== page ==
I would like to elaborate on Raghu's question.
I maintain a suite of Python programs for internal use in my company. Using jythonc, I have frozen a subset of these programs in a .jar file for external use.
The original Python programs trap the KeyboardInterrupt so the user may enter Ctl-C to skip a step and move on, or in some cases, to make an elegant, controlled exit. When frozen into a .jar and run under java, Ctl-C causes the programs to exit straight to the command prompt instead; sometimes generating obscure stack traces showing the line number as 0.
Does anyone have an idea how I can get around this problem and re-activate the Ctl-C features in the frozen code? I found some suggestions in the Jython-users archives, one of which could work with a significant code rewrite, but then that code doesn't function correctly in the native Python. I'd like to keep the differences between the native Python code and the frozen code source to a minimum.
> -----Original Message-----
> From: "Raghuram Devarakonda" <email@example.com>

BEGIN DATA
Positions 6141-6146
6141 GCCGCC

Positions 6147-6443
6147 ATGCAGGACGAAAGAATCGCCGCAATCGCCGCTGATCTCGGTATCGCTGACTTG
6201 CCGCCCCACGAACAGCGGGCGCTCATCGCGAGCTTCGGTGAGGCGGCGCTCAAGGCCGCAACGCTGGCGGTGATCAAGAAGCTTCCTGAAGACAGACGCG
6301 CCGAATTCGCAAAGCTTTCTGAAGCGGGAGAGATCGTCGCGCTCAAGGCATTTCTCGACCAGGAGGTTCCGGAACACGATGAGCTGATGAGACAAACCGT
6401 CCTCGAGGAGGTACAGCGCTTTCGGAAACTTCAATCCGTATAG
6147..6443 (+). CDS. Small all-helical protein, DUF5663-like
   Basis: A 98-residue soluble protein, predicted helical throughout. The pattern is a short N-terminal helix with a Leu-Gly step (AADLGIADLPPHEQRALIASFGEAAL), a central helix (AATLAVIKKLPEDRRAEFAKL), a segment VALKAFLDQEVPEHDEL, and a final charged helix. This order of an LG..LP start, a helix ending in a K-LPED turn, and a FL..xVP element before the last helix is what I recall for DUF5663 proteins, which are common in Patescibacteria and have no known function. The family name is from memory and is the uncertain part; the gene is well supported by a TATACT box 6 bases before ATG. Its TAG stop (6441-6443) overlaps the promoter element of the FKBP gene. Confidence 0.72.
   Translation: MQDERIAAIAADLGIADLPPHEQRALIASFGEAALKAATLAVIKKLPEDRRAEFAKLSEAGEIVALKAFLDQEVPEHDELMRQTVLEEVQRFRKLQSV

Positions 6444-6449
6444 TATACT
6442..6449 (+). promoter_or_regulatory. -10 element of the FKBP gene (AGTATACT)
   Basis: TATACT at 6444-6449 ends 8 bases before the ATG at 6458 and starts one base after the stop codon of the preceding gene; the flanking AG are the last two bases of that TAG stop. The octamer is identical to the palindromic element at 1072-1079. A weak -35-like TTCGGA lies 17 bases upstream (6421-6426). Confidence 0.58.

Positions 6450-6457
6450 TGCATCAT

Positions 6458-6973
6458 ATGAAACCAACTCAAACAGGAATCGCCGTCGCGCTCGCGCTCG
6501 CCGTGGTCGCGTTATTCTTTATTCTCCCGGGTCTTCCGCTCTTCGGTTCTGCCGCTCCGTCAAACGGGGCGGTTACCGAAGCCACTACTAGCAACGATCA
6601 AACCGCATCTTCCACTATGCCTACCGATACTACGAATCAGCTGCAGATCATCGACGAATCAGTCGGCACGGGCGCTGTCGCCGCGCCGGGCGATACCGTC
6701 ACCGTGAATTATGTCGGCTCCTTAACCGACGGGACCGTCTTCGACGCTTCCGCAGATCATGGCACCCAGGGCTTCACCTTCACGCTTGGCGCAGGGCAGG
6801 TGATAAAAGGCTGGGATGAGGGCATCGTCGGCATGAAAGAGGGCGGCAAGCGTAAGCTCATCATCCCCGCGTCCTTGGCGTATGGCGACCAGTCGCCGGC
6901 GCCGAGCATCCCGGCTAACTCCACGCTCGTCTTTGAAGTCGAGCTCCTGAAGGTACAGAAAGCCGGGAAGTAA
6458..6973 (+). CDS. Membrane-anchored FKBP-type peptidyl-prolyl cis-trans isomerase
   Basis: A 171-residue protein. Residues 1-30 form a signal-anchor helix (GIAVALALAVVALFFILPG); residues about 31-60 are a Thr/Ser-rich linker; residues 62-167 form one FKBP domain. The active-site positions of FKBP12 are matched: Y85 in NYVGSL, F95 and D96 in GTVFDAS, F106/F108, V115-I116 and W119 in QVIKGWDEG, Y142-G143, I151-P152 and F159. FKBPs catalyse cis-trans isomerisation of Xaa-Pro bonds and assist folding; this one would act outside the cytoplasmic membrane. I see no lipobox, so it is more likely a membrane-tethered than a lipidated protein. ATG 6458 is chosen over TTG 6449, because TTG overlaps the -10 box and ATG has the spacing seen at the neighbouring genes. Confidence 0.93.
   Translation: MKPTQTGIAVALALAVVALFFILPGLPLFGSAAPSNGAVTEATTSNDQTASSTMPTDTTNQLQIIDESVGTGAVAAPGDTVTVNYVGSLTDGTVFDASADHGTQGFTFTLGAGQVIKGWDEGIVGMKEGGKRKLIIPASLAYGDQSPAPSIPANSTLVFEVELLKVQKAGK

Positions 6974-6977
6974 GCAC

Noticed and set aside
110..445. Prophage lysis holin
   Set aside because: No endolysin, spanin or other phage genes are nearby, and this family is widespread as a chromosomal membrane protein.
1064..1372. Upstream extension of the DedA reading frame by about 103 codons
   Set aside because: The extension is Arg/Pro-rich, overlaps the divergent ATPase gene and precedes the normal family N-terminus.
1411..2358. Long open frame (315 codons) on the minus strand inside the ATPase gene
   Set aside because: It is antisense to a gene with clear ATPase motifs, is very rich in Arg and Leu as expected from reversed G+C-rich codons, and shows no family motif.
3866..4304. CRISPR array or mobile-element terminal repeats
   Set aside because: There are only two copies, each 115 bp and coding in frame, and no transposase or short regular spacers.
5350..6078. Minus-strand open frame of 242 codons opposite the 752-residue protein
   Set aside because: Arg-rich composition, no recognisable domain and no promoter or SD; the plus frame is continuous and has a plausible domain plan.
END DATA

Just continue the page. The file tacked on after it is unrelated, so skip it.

> To: "Jython" <firstname.lastname@example.org>
> Date: Mon, 26 Jan 2004 11:11:45 -0500
> Subject: [Jython-users] Jythonc Question...
> Since the time I bundled my jython modules as classes and into a jar file,
> all the stack traces show the line number as 0. Can someone explain why this
> is so? The jythonc web page mentions at the end the following:
> Freezing modules:
> jythonc can also be used to freeze a python application. The frozen
> application can then be distributed and deployed as any other java
> Some diffrences between an interpreted application and a frozen application
> Properties are diffrent. XXX
> loading of python classes.
> Can someone elaborate these differences?
> Thanks in advance,